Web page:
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Pence met with silence after mentioning Trump in Munich speech

Vice President Pence was met with silence on Friday when he mentioned President TrumpDonald TrumpGOP-led Maricopa County board decries election recount a 'sham' Analysis: Arpaio immigration patrol lawsuit to cost Arizona county at least 2 million Conservatives launch 'anti-cancel culture' advocacy organization MORE at a security conference in Munich.

“I bring greetings from the 45th president of the United States of America, Donald Trump,” Pence said, before being met with a lengthy silence. 

Pence traveled to Germany this week for the annual Munich Security Conference along with a bipartisan delegation, including Speaker Nancy PelosiNancy PelosiSenators shed masks after CDC lifts mandate House extends proxy voting to July On The Money: IRS to start monthly payments of child tax credit July 15 | One-fourth of Americans took financial hits in 2020: Fed MORE (D-Calif.) and Sens. Lindsey GrahamLindsey Olin GrahamGraham: 'I accept the results of the election' Juan Williams: The GOP's losing bet on Trump Pro-Trump lawyer Lin Wood causes headache for GOP in key S.C. race MORE (R-S.C.), Christopher CoonsChris Andrew CoonsThe Hill's Morning Report - Presented by Facebook - Israel-Hamas carnage worsens; Dems face SALT dilemma Schumer in bind over fight to overhaul elections New York, New Jersey, California face long odds in scrapping SALT  MORE (D-Del.) and Sheldon WhitehouseSheldon WhitehouseHelping students make informed decisions on college Lawmakers bicker over how to go after tax cheats Judge's decision on Barr memo puts spotlight on secretive DOJ office MORE (D-R.I.).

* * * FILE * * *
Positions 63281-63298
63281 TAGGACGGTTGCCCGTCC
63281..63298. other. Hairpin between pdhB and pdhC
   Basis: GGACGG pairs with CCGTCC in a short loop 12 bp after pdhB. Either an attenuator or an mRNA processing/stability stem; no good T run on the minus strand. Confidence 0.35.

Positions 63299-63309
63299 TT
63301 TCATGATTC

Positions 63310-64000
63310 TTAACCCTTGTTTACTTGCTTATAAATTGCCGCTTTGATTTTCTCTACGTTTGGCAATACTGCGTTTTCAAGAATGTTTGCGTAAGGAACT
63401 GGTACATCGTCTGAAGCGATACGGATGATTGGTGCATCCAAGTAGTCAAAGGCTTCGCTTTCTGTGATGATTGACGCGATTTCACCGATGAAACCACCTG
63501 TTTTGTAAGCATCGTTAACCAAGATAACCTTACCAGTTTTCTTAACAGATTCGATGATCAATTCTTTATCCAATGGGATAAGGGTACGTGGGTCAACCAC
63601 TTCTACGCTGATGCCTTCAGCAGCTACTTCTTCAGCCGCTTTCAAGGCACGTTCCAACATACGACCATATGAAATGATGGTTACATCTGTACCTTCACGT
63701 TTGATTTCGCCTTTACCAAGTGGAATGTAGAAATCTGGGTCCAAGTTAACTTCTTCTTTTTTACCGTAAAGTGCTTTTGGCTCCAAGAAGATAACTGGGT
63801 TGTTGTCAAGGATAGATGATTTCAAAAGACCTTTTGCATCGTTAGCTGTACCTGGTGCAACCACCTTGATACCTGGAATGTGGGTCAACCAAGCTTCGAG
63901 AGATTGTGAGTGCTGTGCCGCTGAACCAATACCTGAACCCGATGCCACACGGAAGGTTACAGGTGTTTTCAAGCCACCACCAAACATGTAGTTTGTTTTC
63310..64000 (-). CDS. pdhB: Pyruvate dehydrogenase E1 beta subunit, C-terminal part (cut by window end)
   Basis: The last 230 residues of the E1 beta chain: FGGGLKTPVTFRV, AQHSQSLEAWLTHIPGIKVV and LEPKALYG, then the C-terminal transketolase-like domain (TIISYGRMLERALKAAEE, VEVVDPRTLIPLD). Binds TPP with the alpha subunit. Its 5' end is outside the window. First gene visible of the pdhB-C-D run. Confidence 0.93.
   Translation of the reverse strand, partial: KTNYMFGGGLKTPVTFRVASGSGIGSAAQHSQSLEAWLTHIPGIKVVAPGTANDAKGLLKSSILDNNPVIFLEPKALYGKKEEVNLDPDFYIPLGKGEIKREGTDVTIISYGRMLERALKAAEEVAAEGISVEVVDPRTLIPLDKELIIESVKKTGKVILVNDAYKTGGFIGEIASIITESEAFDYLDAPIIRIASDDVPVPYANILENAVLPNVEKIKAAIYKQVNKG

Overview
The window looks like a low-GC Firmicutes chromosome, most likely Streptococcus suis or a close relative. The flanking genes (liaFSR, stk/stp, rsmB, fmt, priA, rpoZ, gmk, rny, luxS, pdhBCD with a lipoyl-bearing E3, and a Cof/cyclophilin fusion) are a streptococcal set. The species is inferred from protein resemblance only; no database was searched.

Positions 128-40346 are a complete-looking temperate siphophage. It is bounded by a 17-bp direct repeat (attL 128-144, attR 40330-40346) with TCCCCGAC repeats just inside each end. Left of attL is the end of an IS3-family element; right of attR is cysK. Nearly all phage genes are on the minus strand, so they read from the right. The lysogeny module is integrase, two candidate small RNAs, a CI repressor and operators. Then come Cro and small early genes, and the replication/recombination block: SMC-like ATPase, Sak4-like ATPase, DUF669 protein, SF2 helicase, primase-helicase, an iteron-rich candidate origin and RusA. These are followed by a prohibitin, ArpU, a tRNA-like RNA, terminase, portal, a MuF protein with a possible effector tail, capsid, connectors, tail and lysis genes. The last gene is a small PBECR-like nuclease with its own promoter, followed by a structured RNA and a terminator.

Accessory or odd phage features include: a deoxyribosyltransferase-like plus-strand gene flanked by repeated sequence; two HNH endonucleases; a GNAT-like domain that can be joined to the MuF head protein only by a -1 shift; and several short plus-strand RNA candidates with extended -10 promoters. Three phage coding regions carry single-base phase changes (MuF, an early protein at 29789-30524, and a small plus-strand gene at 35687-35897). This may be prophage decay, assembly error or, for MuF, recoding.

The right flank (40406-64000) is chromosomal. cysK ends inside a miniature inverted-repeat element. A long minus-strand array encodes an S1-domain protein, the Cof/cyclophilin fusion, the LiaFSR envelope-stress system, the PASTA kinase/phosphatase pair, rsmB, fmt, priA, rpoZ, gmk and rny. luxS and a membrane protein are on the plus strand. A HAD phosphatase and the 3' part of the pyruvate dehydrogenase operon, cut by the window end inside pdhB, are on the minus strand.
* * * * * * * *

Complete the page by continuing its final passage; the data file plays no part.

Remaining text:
The vice president spoke at an award ceremony on Friday for the first recipients of a scholarship commemorating the late Sen. John McCainJohn Sidney McCainWill the real Lee Hamiltons and Olympia Snowes please stand up? Republicans have dumped Reagan for Trump The Hill's Morning Report - Presented by Facebook - Cheney poised to be ousted; Biden to host big meeting MORE (R-Ariz.), who attended the conference numerous times.

In remarks on Friday, Pence knocked NATO allies who he said "still need to do more."

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"The United States expects every NATO member to put in place a credible plan to meet the 2 percent threshold. And, by 2024, we expect all our allies to invest 20 percent of defense spending on procurement," he said.

NATO members agreed in 2014 to move toward spending at least 2 percent of their gross domestic product on defense by 2024.

The Trump administration has been openly critical of NATO, arguing that the U.S. contributes disproportionately to fund the group and, subsequently, protecting other countries that pay less. Members contribute toward defense spending in their respective budgets to fund NATO.

The New York Times reported last month that Trump indicated multiple times last year that he wanted the U.S. to withdraw from NATO.

Pence on Friday also blasted China and Russia in front of delegations from both countries

“Under President Trump’s leadership, the United States has also made it clear that China must address the longstanding issues of intellectual-property theft, forced technology transfer, and other structural issues in China that have placed a burden on our economy and on economies around the world,” he said.

Pence later noted the U.S.'s move to withdraw from the Intermediate-Range Nuclear Forces Treaty. The decision to withdraw has triggered questions about the potential impact on European security and the global strategic environment amid weakened U.S.–Russia relations.